What Happens to an ESA if My Child Does Not Go to College?
Wendy asks what happens to the money in an Education Savings Account (ESA) if they decide not to go to college.
QUESTION: Wendy on Twitter asks what happens to the money in an Education Savings Account (ESA) if they decide not to go to college.
ANSWER: We told our children we would use it to pay for their funeral because we’re gonna kill ’em.
College is not optional. You’re going. And I tell you that from the time you’re 3. “This is your college fund. This is your college fund. This is your college fund.” And if the whole time you’re growing up you know you have a college fund, then it kind of presupposes that you’re going to college.
I think education is really important. I don’t think it makes you successful. I think character qualities make you successful. But being smart is also helpful. Being knowledgeable is helpful. Walking around dumb is not a good plan. And you can be smart and not go to college. Don’t misunderstand, but the college fund is there.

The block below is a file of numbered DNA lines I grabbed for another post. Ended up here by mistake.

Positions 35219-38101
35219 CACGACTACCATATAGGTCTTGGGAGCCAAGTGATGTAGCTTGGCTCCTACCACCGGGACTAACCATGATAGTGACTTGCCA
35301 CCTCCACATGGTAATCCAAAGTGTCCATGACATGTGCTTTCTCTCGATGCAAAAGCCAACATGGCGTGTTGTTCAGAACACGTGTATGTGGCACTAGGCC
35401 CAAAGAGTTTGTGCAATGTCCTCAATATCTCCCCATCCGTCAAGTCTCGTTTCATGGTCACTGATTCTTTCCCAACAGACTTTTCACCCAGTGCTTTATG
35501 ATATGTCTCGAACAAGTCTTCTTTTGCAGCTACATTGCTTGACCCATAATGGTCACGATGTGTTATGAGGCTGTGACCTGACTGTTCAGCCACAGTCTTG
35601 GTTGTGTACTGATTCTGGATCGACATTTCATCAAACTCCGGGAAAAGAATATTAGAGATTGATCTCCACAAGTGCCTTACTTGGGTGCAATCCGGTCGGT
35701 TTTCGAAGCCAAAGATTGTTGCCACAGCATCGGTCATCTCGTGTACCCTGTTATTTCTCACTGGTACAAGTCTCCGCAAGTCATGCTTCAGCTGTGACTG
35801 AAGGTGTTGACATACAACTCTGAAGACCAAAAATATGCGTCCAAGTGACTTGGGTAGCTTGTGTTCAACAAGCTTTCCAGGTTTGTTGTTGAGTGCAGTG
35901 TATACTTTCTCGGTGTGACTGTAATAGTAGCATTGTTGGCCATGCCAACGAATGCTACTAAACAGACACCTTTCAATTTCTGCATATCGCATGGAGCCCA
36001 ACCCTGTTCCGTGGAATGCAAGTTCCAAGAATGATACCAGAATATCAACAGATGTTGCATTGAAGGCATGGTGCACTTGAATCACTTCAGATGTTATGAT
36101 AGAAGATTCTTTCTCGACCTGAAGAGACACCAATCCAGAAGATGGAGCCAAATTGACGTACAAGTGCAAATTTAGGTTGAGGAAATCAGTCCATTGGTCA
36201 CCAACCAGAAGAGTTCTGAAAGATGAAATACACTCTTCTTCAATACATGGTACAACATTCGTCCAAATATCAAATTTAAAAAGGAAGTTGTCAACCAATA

If your kid doesn’t use the ESA to go to college, the money can be transferred over to a sibling, and they can use it for college. If they do take it out, however, they’re going to get punched in the face by the government. They’re going to get a 20% penalty plus their tax rate, which is probably going to amount to 50% of their money’s going to go to the government. Really sucks, so you really need to brainwash them that they’re going to school if you’re using an Education Savings Account—and I do recommend you do both of those: brainwash and save.